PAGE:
It's interesting how some brands, despite cracking down on marketing channels they view as difficult to track, are still willing to splash out on large-scale PR stunts. This has given me cause to reflect on how marketers decide on their budget allocations with a focus on PR stunts and experiential activation.
While I can see the merit in some cases - where the stunt amplifies a brand or attracts warm feelings to it in relation to a special celebration or charitable achievement - it still appears that in some instances a lot of money goes into PR stunts for uncertain returns, compared with other marketing activities.
I recently had an animated conversation with a journalist about using the River Thames as a backdrop for PR stunts. There are restrictions on what you can do on the Thames and when, which means they often require substantial investment and are set up very early in the morning.
This means there is usually no one around when the stunts are carried out, so they rely on PR for media coverage and to make an impact, rather than being witnessed first-hand by the people who, presumably, the activity is designed to impress.
That said, when brands get it right, PR stunts can be a good way of grabbing the public's attention. Good examples of this are eBay's recent 20th birthday cake and W Hotels' activity in Amsterdam. But while stunts like this may cause a spike in awareness, I'd question whether there is any long-term return on investment for marketers.
The eBay activity must have had a sizeable budget to buy so much time on the Thames, let alone create a six-foot illuminated birthday cake. The same goes for the floating island the Croatian National Tourist Board constructed to launch its 'Full of Life' campaign. The island passed London landmarks throughout the day, before being moored by Tower Bridge to host a party attended by various celebrities and familiar faces.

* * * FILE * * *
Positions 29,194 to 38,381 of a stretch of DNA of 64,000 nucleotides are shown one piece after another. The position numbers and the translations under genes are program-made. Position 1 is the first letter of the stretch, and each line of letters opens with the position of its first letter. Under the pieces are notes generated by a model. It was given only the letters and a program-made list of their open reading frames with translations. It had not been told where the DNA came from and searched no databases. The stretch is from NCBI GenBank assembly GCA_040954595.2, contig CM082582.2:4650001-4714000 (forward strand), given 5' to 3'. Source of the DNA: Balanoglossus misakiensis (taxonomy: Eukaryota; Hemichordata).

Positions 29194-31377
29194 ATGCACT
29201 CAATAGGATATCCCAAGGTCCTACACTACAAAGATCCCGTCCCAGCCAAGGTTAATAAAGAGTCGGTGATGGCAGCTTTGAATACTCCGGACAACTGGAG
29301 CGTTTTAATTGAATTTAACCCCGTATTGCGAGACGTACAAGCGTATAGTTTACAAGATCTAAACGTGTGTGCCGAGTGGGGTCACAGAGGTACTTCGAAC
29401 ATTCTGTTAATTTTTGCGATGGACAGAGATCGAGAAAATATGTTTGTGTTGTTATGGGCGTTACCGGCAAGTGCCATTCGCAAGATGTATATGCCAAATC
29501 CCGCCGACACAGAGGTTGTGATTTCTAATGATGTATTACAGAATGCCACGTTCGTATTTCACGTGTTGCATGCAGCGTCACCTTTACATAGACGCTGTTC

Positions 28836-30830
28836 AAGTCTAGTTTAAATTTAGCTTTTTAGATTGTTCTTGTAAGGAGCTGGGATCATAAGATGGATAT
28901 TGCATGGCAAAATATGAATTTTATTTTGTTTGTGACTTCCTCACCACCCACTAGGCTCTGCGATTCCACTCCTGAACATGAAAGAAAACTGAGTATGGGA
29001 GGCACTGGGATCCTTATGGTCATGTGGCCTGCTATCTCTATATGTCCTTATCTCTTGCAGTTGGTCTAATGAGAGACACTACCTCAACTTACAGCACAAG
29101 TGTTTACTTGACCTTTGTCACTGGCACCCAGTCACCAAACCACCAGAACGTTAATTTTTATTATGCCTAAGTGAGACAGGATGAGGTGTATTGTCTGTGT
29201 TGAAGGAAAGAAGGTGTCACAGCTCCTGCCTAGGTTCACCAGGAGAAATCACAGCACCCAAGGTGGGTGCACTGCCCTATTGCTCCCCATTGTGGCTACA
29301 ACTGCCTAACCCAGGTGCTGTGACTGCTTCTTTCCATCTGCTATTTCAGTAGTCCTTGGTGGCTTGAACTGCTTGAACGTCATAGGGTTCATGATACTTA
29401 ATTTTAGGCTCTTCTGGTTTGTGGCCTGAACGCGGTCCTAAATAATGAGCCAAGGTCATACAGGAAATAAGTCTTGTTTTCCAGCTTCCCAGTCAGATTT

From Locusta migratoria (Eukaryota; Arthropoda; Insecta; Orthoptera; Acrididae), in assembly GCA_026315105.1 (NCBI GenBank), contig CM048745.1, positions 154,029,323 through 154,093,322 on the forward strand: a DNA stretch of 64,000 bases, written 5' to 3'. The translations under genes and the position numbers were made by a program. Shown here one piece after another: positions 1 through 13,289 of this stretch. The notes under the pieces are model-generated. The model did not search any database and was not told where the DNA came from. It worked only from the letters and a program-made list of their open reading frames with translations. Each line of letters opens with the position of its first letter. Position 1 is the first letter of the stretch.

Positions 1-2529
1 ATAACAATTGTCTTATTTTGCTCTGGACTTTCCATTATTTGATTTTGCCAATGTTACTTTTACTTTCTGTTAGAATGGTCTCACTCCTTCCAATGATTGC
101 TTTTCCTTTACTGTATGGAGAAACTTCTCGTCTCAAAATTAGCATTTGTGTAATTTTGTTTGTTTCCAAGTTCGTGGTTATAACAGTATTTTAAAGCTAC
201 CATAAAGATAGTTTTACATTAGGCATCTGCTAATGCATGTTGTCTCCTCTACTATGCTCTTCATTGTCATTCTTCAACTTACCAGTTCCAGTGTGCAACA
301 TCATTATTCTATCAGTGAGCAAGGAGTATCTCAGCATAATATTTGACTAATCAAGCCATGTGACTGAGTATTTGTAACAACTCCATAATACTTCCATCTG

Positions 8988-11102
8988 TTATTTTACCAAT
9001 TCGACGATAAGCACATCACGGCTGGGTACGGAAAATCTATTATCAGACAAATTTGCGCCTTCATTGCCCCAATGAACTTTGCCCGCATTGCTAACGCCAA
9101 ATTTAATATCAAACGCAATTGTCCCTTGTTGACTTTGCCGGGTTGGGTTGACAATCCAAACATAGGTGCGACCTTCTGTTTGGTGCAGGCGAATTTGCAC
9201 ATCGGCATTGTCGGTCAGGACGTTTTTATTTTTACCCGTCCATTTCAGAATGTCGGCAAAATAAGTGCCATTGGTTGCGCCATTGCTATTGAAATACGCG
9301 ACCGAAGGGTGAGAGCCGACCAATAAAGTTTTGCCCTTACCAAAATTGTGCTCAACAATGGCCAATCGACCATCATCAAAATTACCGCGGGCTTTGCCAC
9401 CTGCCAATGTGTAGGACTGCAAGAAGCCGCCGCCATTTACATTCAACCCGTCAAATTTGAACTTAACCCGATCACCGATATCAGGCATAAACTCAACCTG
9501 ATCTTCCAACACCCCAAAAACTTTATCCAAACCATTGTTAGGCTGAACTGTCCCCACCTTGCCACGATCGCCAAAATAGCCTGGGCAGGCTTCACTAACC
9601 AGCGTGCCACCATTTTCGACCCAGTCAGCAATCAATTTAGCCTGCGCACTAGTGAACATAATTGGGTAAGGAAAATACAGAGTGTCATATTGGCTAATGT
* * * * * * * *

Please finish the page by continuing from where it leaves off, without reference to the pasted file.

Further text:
It's hard to ignore that good PR stunts can create a buzz, but I would argue that this doesn't last long. Industry people may remember them for years to come, but they're likely to be forgotten by everyone else much faster than a brand would hope.
As a marketer, I would put my money on experiential marketing every time. Of course, I may be biased, but if you look at what some of the best experiential campaigns have achieved, the results speak for themselves. Whether it's the launch of Vodafone 4G with touring activity nationwide or Flora Cooking with Schools reaching a huge number of UK primary schools, experiential marketing can improve brand recall, create customer loyalty and start conversations with new customers. All the campaigns listed had clearly defined key performance indicators and delivered ROI.
If brands really want to engage consumers and make a lasting impact, a considered combination of experiential and digital activations can achieve far wider reach, deliver meaningful face-to-face interactions and, with the right strategy, generate results that lead to a tangible return on investment.
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